in accomplishing it, in this or any other mode. But he would suggest to the gentleman whether his object would not be more certainly attained by accepting a modification that he would mention. The gentleman from South Carolina has given it as his opinion that the business of Congress may be done in four months, take one session with another. Mr. W. said, he thought if members would faithResolved, That the Secretary of War be requested to fully discharge the trust reposed in them, that it might be We have heard much said of orcause the necessary survey to be made on or at the outlet done in three months. of Lake Champlain, near the Canada line, in order to as-ganizing a business party in this House, and gentlemen certain the expediency of erecting a fortification for the have patriotically tendered their services as privates; but defence of that frontier of the United States, and report there appears to exist a great reluctance against officering a plan and estimate at the next session of Congress. He said he was one who was disposed to put Mr. DRAYTON withdrew his amendment, and the re-the party under complete organization. And he would solution as modified was agreed to. propose that forty-five members enter into a solemn stipulation that they will sustain a call for the yeas and nays whenever a motion shall be made to adjourn before four o'clock. He would have this corps persevere in keeping the House in session; and if one should prove treacherous Resolved, That the Committee on Retrenchment be and desert, he would have him tried and shot. instructed to report a bill providing that whenever the withstanding what we have heard said about a business first session of Congress shall continue for a longer period party, it was no longer than last Saturday that a motion than one hundred and twenty days, the pay of the mem-was made to adjourn at about two o'clock, and, on a mobers shall be reduced to two dollars per day from and after tion to call the yeas and nays, only thirteen were found the termination of the said one hundred and twenty days; to sustain the call, when it was known to gentlemen that and that whenever the second session of Congress shall there was public business of great importance to be acted continue for a longer period than ninety days, the pay of on, and it was also known that there are claimants here, the members shall be reduced to two dollars per day from who will be inevitably ruined unless bills for their relief and after the termination of said ninety days." pass. We have been in session one hundred and nine


The following resolution, laid on the table some days since by Mr. McDUFFIE, was taken up:

[ocr errors]


Mr. McDUFFIE said that the resolution spoke its own days, during which time the House has met only seventyimportance, and superseded the necessity of any argu-nine days. We have enacted thirty-four laws, where the ments in its support. He would, however, say one or two bills originated in the House, and five where they origi words on the subject. The adoption of the resolution, nated in the Senate; sixty-one bills are before the Senate while it would not impair the legislative efficiency of the that have passed the House, and fifty-four are before the House, would save at least one month of the time now House that have passed the Senate. The whole number consumed by Congress at every long session. He had of bills reported to the House is three hundred and sevenmade an estimate of the saving which this would produce, ty-nine, and the number of resolutions adopted is four hunand had ascertained that it would save the sum of seventy-dred and eighty; and this mass of business is to be left unfive thousand dollars each year of its operation; and at the acted on, or so hastened through, that very few members same time the public business would be well done. He had will know what provisions the bills contain. The correct made another estimate-that if Congress sat five months, the mode of legislating is to commence the session with a deaverage pay of the members would be seven dollars a day; termination to attend to business--to prolong the daily sesthis was an adequate compensation; but, if the members sion of the House, and not adjourn from Friday to Monchose to attend assiduously to the public business, and day. The excuse offered by gentlemen for adjourning complete it within the time prescribed, they would still has been that they have business at the departments. Mr. receive eight dollars. The effect of this resolution, he W. said he came from a section of the country where sonte was confident, would be to increase attention to the dis- claims remained unsettled, and that he found he could charge of public business, without diminishing the pay generally transact the business confided to him better by while here. It was universally agreed [said Mr. McD.] writing than by a personal attendance. The business of that the "compensation law" contained at least one wise the departments was interrupted by the calling of the principle--that of a salary compensation instead of a per members, and the officers, he did not believe, had any dediem one. The only objection urged against it, and the sire to see them. It was very rare that an answer could cause of its unpopularity, was, that it was enacted by be given at once, and it was generally transmitted through those who were to receive its benefit. He, however, dif- the post office. He said he considered the excuse for adfered from the general opinion on the advantage of the journing over as groundless, and that the time was spent salary principle. He thought it would operate as too in amusement. The proposition of the gentleman from powerful a stimulus on members to get through the public South Carolina will punish the industrious with the neglibusiness, and that it would be done too hastily. His propo- gent and inattentive. He was one who believed, with the sition combined both principles, and the advantages of Hourishing condition of the treasury, that eight dollars a both without their defects. In every view of the subject, day was not too much for a member to receive for his sertherefore, he conceived it would be one of the most effect-vices, if his time was faithfully bestowed on the business ive measures of economy ever proposed by Congress, in of the House. He knew there were members who deregard to itself. voted day and night to mature business, and to attend to it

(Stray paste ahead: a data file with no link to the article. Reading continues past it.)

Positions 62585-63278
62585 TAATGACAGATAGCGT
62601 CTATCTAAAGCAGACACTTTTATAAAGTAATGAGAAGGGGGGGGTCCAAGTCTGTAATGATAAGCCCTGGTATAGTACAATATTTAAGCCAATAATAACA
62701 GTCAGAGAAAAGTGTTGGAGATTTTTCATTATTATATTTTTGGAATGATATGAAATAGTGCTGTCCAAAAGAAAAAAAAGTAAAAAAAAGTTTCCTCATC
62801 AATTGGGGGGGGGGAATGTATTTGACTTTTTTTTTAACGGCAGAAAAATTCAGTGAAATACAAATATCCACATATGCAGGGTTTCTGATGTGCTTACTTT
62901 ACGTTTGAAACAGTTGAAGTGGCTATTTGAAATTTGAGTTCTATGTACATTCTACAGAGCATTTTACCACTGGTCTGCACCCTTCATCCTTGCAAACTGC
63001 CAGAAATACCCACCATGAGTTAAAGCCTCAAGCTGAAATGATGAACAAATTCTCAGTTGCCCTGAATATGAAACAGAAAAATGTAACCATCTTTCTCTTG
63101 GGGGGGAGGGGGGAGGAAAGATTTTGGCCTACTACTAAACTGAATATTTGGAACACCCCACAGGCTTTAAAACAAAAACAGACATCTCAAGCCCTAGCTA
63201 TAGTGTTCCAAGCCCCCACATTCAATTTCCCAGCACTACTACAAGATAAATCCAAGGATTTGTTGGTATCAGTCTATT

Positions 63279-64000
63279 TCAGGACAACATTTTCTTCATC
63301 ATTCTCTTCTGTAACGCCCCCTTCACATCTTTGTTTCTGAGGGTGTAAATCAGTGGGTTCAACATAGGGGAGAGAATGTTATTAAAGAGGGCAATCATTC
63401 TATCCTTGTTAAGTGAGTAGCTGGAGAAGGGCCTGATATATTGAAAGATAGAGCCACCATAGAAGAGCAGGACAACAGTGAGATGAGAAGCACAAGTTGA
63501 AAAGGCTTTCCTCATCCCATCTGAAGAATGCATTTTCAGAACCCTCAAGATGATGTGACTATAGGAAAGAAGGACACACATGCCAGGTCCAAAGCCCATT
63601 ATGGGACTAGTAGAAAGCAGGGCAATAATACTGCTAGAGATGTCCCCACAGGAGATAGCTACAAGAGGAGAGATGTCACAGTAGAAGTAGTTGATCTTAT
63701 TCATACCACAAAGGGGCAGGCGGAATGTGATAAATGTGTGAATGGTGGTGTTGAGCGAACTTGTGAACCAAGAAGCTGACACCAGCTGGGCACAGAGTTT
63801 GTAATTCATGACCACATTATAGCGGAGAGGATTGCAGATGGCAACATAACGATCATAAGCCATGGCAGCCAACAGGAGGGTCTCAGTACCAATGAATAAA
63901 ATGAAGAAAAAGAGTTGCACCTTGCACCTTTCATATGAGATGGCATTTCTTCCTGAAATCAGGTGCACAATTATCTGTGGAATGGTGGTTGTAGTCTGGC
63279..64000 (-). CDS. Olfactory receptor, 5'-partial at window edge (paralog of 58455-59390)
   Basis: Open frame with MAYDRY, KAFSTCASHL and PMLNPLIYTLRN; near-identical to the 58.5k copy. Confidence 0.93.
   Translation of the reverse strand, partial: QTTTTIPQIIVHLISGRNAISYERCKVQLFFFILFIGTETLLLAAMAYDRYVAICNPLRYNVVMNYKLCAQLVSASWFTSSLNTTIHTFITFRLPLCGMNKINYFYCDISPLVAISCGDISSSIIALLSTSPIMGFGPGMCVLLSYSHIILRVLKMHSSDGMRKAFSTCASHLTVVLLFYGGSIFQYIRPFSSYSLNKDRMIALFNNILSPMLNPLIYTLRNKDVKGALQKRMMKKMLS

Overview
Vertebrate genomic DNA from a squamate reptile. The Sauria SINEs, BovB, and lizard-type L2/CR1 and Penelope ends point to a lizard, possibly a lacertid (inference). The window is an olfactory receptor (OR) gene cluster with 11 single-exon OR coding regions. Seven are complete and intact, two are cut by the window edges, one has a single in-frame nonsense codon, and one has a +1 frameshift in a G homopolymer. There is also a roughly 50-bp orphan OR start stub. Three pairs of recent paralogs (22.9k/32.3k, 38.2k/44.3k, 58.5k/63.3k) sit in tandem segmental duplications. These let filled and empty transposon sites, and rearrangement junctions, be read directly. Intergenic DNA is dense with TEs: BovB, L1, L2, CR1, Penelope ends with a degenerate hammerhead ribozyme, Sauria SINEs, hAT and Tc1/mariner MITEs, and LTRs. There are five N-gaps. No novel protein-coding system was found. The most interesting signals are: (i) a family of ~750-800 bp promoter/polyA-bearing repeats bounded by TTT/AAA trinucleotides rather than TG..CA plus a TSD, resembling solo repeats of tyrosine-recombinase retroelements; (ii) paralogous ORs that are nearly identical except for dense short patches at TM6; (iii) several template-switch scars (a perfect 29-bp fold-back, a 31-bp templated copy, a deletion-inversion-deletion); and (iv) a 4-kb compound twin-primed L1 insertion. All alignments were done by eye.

Mr. DWIGHT concurred most cordially in the princi-in its progress through the House. He was unwilling that ple and expediency of the proposition. The business of these should be curtailed in their daily allowance because Congress could be as well done by the first of April as others were remiss in their duties. The modification he the first of June; and when once the limit was fixed for would suggest to the gentleman is this: that no member the earlier day, there would be no difficulty in completing all the business which it was proper to perform. He hoped the resolution would pass.

Mr. WHITTLESEY said, the object of the gentleman from South Carolina was to hasten the business before the House, and that he would most cheerfully unite with him

who is not in attendance on the House when it is called to order in the morning, or who shall not be absent during the calling of the yeas and nays, without rendering a satis factory excuse for his absence, shall be entitled to per diem pay for that day. Gentlemen need not apprehend that there is any thing humiliating in rendering an excuse to

« PreviousContinue »